Competition occurs in a regulation size arena with specific apparel and equipment all regulated by USEF. Judges are licensed by the USEF and the FEI and are assisted by scribes who write down the judge’s scores and comments during the test.

Success in dressage is dependent on the rider’s position and ability but because of the goal of the training, many horse breeds can be quite successful.

Watching dressage can be very exciting, especially the musical freestyle rides or tests at the FEI (highest) levels.

USDF-Misty Caffey (c)United States Dressage Federation courtesy of Misty Caffey
 © United States Dressage Federation, courtesy of Misty Caffey

 

About the USDF

The American Horse Shows Association (AHSA, now the United States Equestrian Federation, USEF) and the United States Equestrian Team (USET, now the USET Foundation) were the two primary organizations involved with dressage in the United States until the 1970s. Although dressage competitions had been in existence in prior decades, dressage enthusiasts were concerned that the AHSA, the governing body for dressage, could not give the discipline of dressage the attention it needed to flourish. There was a need to establish uniform standards for the sport, and to provide education to dressage judges, instructors, and trainers. At that time, dressage survived in local and regional clubs found in pockets of interest across the country; however, there was a lack of nationwide communication, interaction, and cohesiveness amongst these groups. In the 1970’s it became increasingly apparent that the time was ripe to establish a national organization for the sole purpose of furthering dressage in the United States.

Lowell Boomer, founder of the Nebraska Dressage Association, took action, placing an advertisement in The Chronicle of the Horse, asking “all those interested in the advancement of dressage” to come to Lincoln, NE in February of 1973 to start a national federation. An official roster of registrants listed 70 dressage enthusiasts and several VIPS who traveled to Lincoln that February to collaborate in establishing a national dressage organization. Because of his initiative, Lowell Boomer is known as “the father of USDF.”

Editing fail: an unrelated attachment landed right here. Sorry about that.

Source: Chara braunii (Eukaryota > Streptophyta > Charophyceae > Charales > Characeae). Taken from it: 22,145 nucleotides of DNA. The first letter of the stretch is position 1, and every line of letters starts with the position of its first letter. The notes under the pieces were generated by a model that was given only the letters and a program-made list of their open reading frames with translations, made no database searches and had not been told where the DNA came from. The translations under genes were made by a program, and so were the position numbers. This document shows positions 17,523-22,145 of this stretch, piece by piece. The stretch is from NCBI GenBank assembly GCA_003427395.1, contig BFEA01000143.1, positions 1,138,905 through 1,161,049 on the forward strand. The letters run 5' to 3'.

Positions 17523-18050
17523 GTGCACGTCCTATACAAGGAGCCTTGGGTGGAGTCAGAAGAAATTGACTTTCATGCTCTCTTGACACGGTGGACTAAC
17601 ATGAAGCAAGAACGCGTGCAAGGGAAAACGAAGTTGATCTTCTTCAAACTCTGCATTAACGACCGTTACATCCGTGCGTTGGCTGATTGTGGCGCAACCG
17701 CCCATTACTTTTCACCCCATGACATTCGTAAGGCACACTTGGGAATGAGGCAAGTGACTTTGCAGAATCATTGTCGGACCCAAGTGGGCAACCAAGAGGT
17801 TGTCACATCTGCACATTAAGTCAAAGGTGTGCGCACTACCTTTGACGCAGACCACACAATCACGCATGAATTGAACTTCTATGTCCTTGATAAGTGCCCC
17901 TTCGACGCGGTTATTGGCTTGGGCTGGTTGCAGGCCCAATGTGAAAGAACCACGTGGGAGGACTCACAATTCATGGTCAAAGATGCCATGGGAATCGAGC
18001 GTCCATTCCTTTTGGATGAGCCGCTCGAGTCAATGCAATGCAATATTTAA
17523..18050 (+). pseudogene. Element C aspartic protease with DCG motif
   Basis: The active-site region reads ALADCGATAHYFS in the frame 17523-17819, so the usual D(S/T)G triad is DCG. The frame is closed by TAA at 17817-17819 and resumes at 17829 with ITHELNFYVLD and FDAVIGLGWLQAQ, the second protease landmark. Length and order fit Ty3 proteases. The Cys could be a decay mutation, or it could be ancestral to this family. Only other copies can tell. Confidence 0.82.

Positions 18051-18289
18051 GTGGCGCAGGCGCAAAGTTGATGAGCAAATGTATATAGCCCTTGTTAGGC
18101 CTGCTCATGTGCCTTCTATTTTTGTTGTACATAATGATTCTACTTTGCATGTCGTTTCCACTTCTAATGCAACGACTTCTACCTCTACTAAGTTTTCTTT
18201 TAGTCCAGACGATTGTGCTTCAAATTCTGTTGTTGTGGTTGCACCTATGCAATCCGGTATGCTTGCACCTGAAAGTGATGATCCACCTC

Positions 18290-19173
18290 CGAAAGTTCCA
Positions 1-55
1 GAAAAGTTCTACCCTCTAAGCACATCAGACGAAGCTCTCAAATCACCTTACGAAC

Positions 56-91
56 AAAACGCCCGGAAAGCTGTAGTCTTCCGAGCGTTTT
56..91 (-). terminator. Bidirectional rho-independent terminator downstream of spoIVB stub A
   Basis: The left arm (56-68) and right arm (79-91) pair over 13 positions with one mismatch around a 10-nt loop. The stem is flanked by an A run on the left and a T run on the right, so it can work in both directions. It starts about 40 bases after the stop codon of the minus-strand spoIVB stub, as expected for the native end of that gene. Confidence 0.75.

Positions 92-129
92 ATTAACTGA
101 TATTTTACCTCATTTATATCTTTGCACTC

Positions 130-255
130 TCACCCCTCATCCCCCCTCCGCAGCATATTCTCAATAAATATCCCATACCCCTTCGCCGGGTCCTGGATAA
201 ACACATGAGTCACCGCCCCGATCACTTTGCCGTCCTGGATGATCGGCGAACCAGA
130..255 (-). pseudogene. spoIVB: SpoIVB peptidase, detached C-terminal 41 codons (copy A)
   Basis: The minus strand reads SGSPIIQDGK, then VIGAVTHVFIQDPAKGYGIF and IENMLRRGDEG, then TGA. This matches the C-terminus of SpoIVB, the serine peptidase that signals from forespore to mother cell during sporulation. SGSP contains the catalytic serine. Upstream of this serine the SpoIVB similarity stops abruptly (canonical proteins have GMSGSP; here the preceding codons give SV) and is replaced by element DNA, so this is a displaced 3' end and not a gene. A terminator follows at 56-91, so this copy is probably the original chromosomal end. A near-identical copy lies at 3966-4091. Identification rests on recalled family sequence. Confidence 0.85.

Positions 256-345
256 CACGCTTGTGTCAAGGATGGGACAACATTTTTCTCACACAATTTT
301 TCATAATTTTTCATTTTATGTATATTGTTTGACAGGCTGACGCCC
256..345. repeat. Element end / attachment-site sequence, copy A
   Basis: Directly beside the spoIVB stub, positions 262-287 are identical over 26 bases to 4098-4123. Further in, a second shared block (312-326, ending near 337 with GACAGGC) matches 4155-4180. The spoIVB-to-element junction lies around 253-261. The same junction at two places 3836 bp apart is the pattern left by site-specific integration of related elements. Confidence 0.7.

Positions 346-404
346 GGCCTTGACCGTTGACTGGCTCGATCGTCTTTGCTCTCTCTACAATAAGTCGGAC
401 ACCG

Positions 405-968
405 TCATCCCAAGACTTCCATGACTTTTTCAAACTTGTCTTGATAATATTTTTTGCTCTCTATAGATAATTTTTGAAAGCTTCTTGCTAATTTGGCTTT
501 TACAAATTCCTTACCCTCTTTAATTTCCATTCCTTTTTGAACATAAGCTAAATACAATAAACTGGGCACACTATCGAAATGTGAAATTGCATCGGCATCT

The first official business meeting of the United States Dressage Federation took place in November of 1973. During that meeting the foundation of USDF was created, including election of the first officials, approval of the organization’s original bylaws and committee structure, and development of the mission statement. Over thirty years later, USDF retains the core elements first established in the founding meeting in 1973: the dedication to education, recognition of achievement, and promotion of dressage.

In 2006, the USDF National Education Center (NEC), located at the Kentucky Horse Park, opened its doors. The USDF NEC continues to support USDF’s mission of education, recognition of achievement, and promotion of dressage by housing the Lendon F. Gray Bookstore, Gypsy Woods Farm Resource Center, and the Roemer Foundation/USDF Hall of Fame and furthering its working partnerships and presence through its close proximity to USEF, the United States Pony Clubs, and all events hosted at the Kentucky Horse Park.

Additional Information

For additional information contact:

    United States Dressage Federation
    4051 Iron Works Parkway
    Lexington, KY 40511
    (859) 971-2277
    [email protected]
    www.usdf.org